I wish someone had introduced this piece of magic into my life a lot sooner. My flatmates decided we should all cook a meal together, we chose risotto and do bread starters. We had tomato and mozzarella and someone picked up this 'boursin' stuff, it's basically garlic tasting soft cheese. It comes in a smell cardboard box and inside it is wrapped in silver foil in a big circle shape. To open you peel back the edge of the foil around the sides which is shaped in a zigzag and then peel away a circle foil part from the top. The cheese inside is a very light yellow, almost white with herbs and spices all through it. The texture is soft but sort of crumbly which can make it a little difficult to spread sometimes. First of all I tried a small chunk by itself, it's very, very garlicy but extremely tasty. One of my flatmates describes it as 'garlic bread without the bread' haha. I then spread some onto some warmed French stick and it was delicious as it softened and melted into the bread. I next had some on crackers after our meal and this was also very tasty. I have also experimented with using it in carbonara and other pasta dishes because I have run out of garlic and it has been an excellent substitute as the taste is so strong, you only need a fair sized dollop and you get a very strong taste throughout the meal. I have only recently tried Boursin and it is definitely going to be a staple in my food cupboard now. It is a little pricey at about £2.30 but I have recently discovered cheese is quite expensive (seeing as I buy it now and not my mum!) and think it is a fair price seeing as you use it less and you are getting a whole different taste experience than with your average cheese. If you haven't tried this, go NOW! It's so yummy!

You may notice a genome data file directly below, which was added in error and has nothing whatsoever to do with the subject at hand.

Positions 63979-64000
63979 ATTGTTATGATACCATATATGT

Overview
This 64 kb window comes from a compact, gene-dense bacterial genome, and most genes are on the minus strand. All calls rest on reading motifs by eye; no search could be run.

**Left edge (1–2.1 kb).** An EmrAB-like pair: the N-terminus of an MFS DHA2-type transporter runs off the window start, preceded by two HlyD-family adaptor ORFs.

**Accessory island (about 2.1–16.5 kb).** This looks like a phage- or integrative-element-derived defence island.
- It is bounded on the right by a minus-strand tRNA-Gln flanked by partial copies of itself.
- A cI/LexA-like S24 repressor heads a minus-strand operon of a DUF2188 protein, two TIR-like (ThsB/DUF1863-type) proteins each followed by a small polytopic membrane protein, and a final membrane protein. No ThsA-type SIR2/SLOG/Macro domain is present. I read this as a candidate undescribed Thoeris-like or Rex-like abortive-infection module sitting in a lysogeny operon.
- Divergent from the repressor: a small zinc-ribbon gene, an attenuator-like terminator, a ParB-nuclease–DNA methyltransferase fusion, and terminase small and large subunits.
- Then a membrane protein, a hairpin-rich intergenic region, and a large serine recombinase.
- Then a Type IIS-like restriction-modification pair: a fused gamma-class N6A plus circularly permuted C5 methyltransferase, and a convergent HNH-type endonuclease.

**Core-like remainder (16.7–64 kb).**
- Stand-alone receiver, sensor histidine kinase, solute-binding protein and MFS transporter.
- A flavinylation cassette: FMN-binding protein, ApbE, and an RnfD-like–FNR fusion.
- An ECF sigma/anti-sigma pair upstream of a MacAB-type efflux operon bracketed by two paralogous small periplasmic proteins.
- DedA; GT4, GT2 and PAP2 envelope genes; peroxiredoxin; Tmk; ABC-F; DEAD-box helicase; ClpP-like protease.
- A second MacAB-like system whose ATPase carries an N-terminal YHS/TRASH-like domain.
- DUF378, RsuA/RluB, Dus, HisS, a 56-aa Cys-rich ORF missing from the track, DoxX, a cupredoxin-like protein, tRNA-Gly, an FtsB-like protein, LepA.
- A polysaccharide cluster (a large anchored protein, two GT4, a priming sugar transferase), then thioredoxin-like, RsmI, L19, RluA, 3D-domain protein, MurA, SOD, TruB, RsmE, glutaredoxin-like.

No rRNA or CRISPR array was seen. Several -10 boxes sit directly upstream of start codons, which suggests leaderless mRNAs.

---Boursin virgins--- If you have never tried boursin before you will first need to be a fan of garlic, if you are great because you are going to LOVE this soft creamy cheese. ---Boursin lovers--- Ok so you are a fan of boursin but your love for it can extend way beyond a cream cracker. I add boursin to pasta sauces, use it to jazz up garlic bread to give it an extra kick, pop a little under the skin of a chicken, stuff it in a chicken breast wrapped in beacon, to be honest if you love boursin you will love using it in cooking and the uses can be endless. ---How to find it--- All supermarkets will stock boursin, I have never had trouble buying it. It is not available in my corner shop as their range of cheese extends only to cheddar and laughing cow which is their most exotic option. It comes boxes and is easy to spot as not many cheeses are sold in this way. After opening the box the cheese itself is found within a thick foil wrapper. Look out for the large image of garlic and the green boursin logo which itself is distinctive as it consists of lower-case letters excluding the 'R' which is in upper case (bouRsin). ---Taste--- GARLIC. Boursin is a full fat soft cheese with garlic and fine herbs and there is no mistaking the garlic kick in this cheese. What you must also know is that this particular cheese really tastes great, it stands out from any other garlic soft cheese. I think this is due to the fact that it is extremely creamy, thick and full flavoured cheese. ---Price--- Firstly let me say boursin is worth every penny, I like a bargain and most of my reviews will mention offers or even cheaper alternatives if they are not a false economy but boursin is such a favourite of mine and there is no cheaper alternative which manages to offer such a full flavoured creamy taste I will buy it at any cost. Expect to pay above £2 when not on offer (even as much as £2.50) for 150g. But more typical is £1.90. On the plus side boursin is frequently on offer so newbies should try boursin when it can be purchased for around £1.50 and boursin lovers will use this to stock up. ---Lets take a look at the ingredients--- Pasteurised Milk and Cream, Salt, Garlic and Fine Herbs, Pepper and that's it. ---Allergies information--- Contains Milk ---Nutrition per 100g--- Energy kCal_________405 kCal (Lighter version 140 kCal) Energy kJ___________1,670 kJ (Lighter version 585 kJ) Protein_____________7.0 g Carbohydrate________2.0 g Fat________________41.0 g (Lighter version 9 g) Typical servings can be 20g if you can control yourself. ---Variations--- Boursin is available in small portion pots, which can be used in pack lunches, on picnics and for portion control. For the health concious there is a 'Lighter' version (sold as 125g), which I am happy to say retains much of the full flavour and the same kick of garlic. ---Notes--- Boursin is a favourite at Christmas and I know I have introduced a lot of people to this cheese at this occasion but bourisn is not just for Christmas. Use it year round for a treat and in cooking to bring life to your food. There is a black pepper boursin which does not have any garlic (I prefer garlic so have only ever purchased this once).